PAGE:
Cut meat off bones, but don’t forget them
If pork isn’t your favorite — or you’re just looking for a really great beef prime rib recipe — check out this version from “The Chew” co-host Michael Symon, whose new book, “Carnivore,” is all about meat. “Prime rib is one of the most expensive cuts on the entire beast, but it has everything you could want in a cut of beef,” he writes. “The bones and fat add tons of flavor, and when cooked properly, the meat is melt-in-yourmouth tender. While I love a great rare steak, prime rib actually benefits from a little more cooking. Taking this to medium-rare (or a shade past) allows the fat to melt and baste the meat while pulling more flavor from the bones.” Symon recommends asking the butcher to remove the meat from the bones, but don’t leave them behind. The ribs act as a rack for you to roast the meat on. One of the most cru- cial pieces of this recipe is letting the meat warm at room temperature for at least an hour before cooking and letting it rest for at least 20 minutes so all the juices won’t run out of the meat and onto your cutting board.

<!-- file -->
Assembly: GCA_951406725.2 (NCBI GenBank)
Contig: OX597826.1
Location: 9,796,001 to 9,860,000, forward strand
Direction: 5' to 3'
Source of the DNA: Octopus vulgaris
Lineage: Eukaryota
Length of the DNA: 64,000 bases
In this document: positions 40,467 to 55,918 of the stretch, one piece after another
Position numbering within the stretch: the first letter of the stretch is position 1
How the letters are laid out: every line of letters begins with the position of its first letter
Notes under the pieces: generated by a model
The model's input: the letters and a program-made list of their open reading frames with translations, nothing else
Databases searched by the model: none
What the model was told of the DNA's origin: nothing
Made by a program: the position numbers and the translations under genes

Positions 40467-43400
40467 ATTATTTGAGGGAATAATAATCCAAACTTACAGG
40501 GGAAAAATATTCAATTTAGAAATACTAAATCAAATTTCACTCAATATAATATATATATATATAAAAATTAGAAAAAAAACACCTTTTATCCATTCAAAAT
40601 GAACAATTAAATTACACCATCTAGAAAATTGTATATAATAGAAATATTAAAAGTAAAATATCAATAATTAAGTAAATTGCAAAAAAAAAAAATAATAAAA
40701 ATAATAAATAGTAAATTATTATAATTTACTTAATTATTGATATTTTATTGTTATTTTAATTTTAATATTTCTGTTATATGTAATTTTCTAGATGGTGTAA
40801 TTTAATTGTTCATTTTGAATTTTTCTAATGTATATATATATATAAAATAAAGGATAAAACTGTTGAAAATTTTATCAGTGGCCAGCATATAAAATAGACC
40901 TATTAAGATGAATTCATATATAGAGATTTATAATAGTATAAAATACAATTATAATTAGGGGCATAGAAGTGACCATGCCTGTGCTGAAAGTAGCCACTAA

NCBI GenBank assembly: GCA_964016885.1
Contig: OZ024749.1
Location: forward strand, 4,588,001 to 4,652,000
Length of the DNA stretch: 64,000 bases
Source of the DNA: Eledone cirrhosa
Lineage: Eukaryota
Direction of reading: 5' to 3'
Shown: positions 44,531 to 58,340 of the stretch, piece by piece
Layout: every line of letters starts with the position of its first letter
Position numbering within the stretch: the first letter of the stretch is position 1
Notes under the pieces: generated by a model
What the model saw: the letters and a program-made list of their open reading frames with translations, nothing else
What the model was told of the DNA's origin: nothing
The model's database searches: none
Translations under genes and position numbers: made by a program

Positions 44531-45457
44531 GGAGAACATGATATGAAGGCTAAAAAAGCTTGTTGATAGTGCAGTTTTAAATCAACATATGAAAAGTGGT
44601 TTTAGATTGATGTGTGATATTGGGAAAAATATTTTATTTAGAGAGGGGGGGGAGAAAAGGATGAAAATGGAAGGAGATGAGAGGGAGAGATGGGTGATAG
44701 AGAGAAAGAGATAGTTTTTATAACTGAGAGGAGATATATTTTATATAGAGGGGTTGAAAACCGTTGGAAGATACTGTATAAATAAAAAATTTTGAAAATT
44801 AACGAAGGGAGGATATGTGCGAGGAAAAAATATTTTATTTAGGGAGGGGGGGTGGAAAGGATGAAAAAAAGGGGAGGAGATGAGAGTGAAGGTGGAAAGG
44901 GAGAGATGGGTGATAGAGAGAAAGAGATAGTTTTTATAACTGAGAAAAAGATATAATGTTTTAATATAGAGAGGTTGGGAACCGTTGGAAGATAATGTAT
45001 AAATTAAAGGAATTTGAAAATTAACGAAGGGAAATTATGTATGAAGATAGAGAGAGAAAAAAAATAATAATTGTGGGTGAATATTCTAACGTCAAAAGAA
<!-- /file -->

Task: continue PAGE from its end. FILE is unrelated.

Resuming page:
Liberally season the prime rib with the salt and some pepper and refrigerate overnight.
An hour before cooking, remove the roast from the refrigerator to allow it to come to room temperature.
Meanwhile, preheat the oven to 400 degrees. Put the reserved ribs in a roasting pan bowed-side- up. Scatter any fat and meat trimmings in the pan around the bones. Roast the bones and trimmings for about 30 minutes, or until the fat starts to render.
Remove the pan from the oven, put the rosemary sprigs on top of the bones, and then top with the prime rib. The ribs will be acting as the roasting rack. Put the smashed garlic in the bottom of the pan with the trimmings. Baste the beef with the fat drippings and return the pan to the oven.
Cook for 30 minutes and then baste the roast again.
Reduce the heat to 350 degrees and cook until the meat is medium-rare (an internal temperature of 125 to 130 degrees), about 1 hour and 15 minutes. Keep basting the roast every 30 minutes until it is done. Keep in mind that the roast will continue to cook while resting.
Remove the roast from the oven and put it on a cutting board to rest, uncovered, for 20 minutes. Slice the prime rib to the desired thickness and garnish with the arugula and olive oil, if using. Serves 6.
Chef Michael Symon recommends using the prime rib bones as the roasting rack and basting the meat with the rendered fat.